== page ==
Bronze Head of a Woman

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Image courtesy of the British Museum

Today we’re looking at this female head made from bronze and filled with lead, which might have been a mirror cover. It was found in Greece and dates back to 350-330 BCE, and now belongs to the collection of the British Museum although it’s not on display.

Many ancient cultures used mirrors, and I came across mirror lids of varying styles and shapes while doing research for this post. Most of the classical ones have scenes engraved on them, so I kept this one because I found it to be more interesting, first of all in the way it’s carved. The lids that depict scenes are relatively flat with low relief engravings, whereas this one is carved in three dimensions. Also, the subject differs significantly and this one is much more related to the use of its corresponding object. Remember the water jar? This has essentially the same context  in that it’s an image of a person, featured on an object whose function is to give an image of the person. Of course, this may not be a mirror lid at all in which case this whole argument is pointless; but you can learn more about this artifact here and formulate your own opinion.

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Terracotta Hydria | Mirror Image Exhibition

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Image courtesy of the Met Museum

I’ll be starting this year with a new exhibition called Mirror Image. It will deal both with the concept of symmetry and the idea of art in art, and  superimposing representations, as is shown in this vessel.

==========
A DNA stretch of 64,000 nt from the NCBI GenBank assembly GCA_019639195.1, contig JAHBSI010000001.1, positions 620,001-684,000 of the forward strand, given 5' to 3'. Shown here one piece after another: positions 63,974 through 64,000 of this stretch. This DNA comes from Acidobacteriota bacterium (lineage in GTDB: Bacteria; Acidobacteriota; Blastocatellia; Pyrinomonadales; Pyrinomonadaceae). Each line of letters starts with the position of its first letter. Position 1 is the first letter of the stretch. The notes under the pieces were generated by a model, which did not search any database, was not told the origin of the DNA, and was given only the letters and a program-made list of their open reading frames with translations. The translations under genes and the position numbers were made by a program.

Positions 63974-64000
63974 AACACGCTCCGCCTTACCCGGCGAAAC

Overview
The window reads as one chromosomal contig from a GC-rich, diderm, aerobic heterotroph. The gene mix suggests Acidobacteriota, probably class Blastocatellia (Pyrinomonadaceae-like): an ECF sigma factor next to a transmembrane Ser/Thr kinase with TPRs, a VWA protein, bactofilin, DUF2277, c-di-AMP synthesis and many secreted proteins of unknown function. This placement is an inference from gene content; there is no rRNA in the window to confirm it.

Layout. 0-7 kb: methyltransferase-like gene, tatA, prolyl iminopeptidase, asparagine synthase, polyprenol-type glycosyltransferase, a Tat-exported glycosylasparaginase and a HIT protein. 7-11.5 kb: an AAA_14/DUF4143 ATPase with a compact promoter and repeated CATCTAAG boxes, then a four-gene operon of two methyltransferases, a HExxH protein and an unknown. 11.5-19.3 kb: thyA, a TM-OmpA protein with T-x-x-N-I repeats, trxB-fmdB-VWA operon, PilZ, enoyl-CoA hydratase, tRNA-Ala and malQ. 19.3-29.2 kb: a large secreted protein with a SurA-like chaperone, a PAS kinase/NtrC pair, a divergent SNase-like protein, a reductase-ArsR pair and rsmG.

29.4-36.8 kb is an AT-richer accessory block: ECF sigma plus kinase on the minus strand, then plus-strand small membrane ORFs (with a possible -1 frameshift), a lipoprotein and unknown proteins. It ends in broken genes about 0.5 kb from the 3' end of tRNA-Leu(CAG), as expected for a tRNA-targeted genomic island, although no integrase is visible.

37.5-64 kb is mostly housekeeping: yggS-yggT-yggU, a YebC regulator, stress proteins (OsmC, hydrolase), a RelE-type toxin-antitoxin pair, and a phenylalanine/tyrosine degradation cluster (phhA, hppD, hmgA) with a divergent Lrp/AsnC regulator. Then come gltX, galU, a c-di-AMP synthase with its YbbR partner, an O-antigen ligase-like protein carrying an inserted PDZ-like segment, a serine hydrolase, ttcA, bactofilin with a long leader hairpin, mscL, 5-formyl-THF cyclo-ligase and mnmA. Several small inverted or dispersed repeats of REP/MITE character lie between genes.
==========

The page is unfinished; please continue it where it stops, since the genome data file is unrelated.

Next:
First things first, a hydria is a classical Greek pottery shape used for carrying water. This one is exhibited at the Met museum and dates back to around 500-510 BCE. It has a black-figure depiction of women filling their own hydriai at the fountain. This isn’t a rare thematic in Greek vessels. In fact, I know of two other hydriai with women at the fountain with hydriai depictions, one is at the Louvre and one at the Ashmolean. The practice becomes quite popular in the 6th century BCE

But this is what inspired me for this exhibition. I think it’s really cool the have pots depicted on pots, although it is not exceptional. Basically this vessel is saying “I’m a water vessel”. It’s like an early example of labeling. I think we’ll find through the exhibition that with time, depictions or references to the artist or object in art become more and more conscious and intentional.

Back to Greek pots though, if you’re interested in how black and red figure is achieved. This is one of the first thing you learn in art history/archaeology courses so there’s my time to brag about it. So the colors aren’t achieved through paint but by oxidation of the clay. The black parts were covered with a slip that turned black in one of the stages of firing. So essentially, while the vessel was being made, it was all the same color, then it was fired with low oxygen so that it turned entirely black. Then air was reintroduced slowly to turn the non-slipped parts back to orange. So basically the Greeks nailed firing. You can learn more here and there’s also many scholarly articles about it if you just browse academia.